2022 Buyer's Guide to Lease Administration and Accounting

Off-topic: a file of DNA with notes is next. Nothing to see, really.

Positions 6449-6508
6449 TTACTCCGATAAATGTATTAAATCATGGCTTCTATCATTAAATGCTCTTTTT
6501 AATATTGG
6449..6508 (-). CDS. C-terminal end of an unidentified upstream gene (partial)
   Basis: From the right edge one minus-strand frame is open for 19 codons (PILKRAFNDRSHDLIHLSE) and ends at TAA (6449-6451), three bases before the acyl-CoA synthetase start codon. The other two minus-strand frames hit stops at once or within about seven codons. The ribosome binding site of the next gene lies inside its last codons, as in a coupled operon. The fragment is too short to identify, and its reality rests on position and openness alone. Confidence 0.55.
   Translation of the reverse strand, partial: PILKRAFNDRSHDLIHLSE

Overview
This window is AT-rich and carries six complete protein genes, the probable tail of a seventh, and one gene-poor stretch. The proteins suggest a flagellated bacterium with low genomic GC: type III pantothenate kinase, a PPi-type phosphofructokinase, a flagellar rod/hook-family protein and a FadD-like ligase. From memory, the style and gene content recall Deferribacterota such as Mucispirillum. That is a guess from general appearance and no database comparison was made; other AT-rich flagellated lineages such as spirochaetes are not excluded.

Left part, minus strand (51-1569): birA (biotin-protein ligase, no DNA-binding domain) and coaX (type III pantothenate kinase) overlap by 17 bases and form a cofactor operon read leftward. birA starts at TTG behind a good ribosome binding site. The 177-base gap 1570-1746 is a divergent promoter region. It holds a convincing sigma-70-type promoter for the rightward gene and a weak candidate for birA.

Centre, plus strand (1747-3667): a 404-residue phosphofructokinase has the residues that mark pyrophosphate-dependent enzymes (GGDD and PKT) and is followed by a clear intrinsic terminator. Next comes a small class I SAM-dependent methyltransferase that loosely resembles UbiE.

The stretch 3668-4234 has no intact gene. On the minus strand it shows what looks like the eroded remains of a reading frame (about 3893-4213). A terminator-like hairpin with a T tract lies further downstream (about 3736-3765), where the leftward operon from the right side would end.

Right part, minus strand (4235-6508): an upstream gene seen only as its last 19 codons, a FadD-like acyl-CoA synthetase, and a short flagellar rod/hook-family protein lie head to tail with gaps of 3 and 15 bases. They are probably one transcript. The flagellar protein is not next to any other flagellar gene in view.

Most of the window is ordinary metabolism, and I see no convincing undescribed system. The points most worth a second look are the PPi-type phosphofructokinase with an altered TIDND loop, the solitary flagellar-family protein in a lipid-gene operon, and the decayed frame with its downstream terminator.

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2 2022 BUYER'S GUIDE TO LEASE ADMINISTRATION & ACCOUNTING About This Guide WHAT IS LEASE ADMINISTRATION & LEASE ACCOUNTING SOFTWARE, AND WHY DO I NEED IT? Harris and Sunna (2013) define a lease as a contract between the owner of an asset (the lessor) and another party (the lessee), whereby the lessee obtains the right to use the asset in exchange for periodic payments. Leasing as a method of financing the use of assets has been around a very long time, and businesses are increasingly taking advantage of this financial instrument. When most people think of leasing in a business context, real estate is the first use case that comes to mind. Buying commercial real estate is capital intensive and most companies would prefer to lease space and conserve funds to invest in their core business. Depending on the size of a company and its industry segment, the number of property leases in a portfolio can range from fewer than 10 to more than 10,000 – and the associated occupancy expenses can run into billions of dollars per year. Lease administration and lease accounting soware emerged in the 1990s to help companies with larger portfolios effectively manage the legal, financial and day-to-day operating needs related to leases. Let's break down the two sides of these soware packages. LEASE ADMINISTRATION Commercial real estate leases can exceed 100 pages of legalese and, oen by design, are notoriously difficult to interpret and manage. Each lease contains information including lease term, renewal options, lease clauses, rent and other occupancy expenses, landlord/tenant obligations, critical dates, insurance and tax information. Compounding the issue is the fact that leases are dynamic in nature. ey require action by the landlord or tenant at certain points in time or as things change – i.e. pay rent, calculate common area maintenance (CAM), notify the landlord of intent to exercise an option, lease amendments, etc. For these reasons, proactively managing even a small portfolio is extremely difficult. Larger companies have entire lease administration departments dedicated to managing all the moving parts, including working together with their colleagues in finance to effectively control the company's #2 or #3 expense. Lease related expenses, often called occupancy costs, typically represent a company's #2 or #3 enterprise expense.

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